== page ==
Philippe Dauman tells analysts he sees no "large scale acquisition" that makes sense for Viacom
Viacom is not interested in buying Sony Pictures Entertainment or any other major media company that may hit the market, Philippe Dauman told investors and analysts Thursday.
For their part, Sony brass have denied rumors that they are thinking of selling their film studio. Even if they change their position, the Viacom president and chief executive officer made it clear when questioned about a possible Sony bid that he is not interested in taking on a big merger or acquisition.
"In looking at the universe of available acquisitions, I continue to not see any large scale acquisitions that make sense for Viacom," Dauman said.
Dauman said that any acquisitions by the company would be smaller, more strategic and focused on the international arena. He acknowledged that the media business was in transition, but said Viacom was better positioned to take advantage of emerging digital markets, because of its "…deeper understanding of the young audience that is driving that transition."
Reports that Sony Pictures might hit the auction block circulated amid news that it was dialing down on the number of projects in its pipeline in anticipation of a possible sale.
In October, Sony CEO Kaz Hirai vehemently denied the reports in a statement to the Hollywood Reporter.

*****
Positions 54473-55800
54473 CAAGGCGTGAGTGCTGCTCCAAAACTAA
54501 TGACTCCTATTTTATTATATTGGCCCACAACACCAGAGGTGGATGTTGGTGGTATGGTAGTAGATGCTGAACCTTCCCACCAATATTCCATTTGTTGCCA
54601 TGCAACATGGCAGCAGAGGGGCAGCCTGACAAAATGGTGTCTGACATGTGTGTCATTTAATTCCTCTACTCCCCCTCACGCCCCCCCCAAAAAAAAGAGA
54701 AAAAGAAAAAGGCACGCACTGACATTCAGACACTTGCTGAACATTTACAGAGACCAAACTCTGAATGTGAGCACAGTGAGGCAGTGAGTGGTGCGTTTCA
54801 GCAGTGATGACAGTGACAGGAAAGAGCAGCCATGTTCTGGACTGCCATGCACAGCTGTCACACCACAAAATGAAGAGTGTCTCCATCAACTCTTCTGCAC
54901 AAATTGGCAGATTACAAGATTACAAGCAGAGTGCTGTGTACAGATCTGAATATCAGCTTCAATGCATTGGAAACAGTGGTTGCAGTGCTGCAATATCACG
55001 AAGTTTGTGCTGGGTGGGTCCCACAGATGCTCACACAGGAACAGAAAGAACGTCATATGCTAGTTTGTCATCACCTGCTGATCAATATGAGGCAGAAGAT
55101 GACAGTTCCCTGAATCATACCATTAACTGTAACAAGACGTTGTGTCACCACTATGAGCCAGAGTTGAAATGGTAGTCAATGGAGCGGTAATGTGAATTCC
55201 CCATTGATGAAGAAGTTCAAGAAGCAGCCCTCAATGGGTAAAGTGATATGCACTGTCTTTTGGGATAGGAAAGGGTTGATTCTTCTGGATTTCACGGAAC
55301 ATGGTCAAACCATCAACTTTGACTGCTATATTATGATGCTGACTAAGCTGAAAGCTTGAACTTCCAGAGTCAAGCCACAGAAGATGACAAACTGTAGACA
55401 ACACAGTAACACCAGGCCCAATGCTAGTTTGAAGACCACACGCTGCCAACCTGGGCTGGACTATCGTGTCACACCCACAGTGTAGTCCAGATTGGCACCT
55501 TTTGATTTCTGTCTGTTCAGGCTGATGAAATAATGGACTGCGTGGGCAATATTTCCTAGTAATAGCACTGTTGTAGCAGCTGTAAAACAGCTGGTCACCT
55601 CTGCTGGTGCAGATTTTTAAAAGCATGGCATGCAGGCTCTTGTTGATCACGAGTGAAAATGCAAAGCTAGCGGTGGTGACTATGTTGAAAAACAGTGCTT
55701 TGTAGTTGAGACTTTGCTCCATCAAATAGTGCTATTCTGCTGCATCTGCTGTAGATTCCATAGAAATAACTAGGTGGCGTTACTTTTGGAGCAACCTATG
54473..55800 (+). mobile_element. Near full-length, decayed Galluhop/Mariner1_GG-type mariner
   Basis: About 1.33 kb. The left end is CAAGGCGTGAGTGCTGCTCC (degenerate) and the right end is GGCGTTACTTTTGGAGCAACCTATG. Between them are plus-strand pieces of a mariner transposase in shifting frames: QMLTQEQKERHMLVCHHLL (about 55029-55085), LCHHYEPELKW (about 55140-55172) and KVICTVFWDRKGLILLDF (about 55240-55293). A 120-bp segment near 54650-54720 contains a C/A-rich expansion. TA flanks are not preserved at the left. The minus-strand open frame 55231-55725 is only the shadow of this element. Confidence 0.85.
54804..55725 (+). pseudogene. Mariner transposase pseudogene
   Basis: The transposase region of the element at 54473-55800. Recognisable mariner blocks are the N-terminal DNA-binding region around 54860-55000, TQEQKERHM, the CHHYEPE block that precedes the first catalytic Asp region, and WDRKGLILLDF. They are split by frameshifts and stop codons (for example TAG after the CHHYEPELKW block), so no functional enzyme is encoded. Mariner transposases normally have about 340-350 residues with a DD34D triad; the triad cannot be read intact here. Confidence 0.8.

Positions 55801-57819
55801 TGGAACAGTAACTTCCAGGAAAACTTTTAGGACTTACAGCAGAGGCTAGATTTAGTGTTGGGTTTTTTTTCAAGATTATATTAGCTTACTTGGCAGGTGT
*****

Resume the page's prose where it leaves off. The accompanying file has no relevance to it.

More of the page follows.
“There is absolutely no truth to rumors that Sony’s Entertainment businesses are for sale," Hirai said.
Dauman's remarks came after Viacom reported its fourth quarter earnings. It was a period that saw revenue at the media giant weighed down by a weak film slate from Paramount Pictures. Revenue at the company's filmed entertainment unit plunged 39 percent for the three-months ending in October. The studio's major summer release, "G.I. Joe: Retaliation" was pushed back to March 2013 so it could be released in 3D, Dauman claimed. That left a void in its release schedule and some nasty comparisons to the same period last year when Paramount dominated the box office with releases such as "Transformers: Dark of the Moon."
But Dauman portrayed the decision as the prudent one, telling analysts "Paramount took reasoned and decisive action to manage its release schedule."
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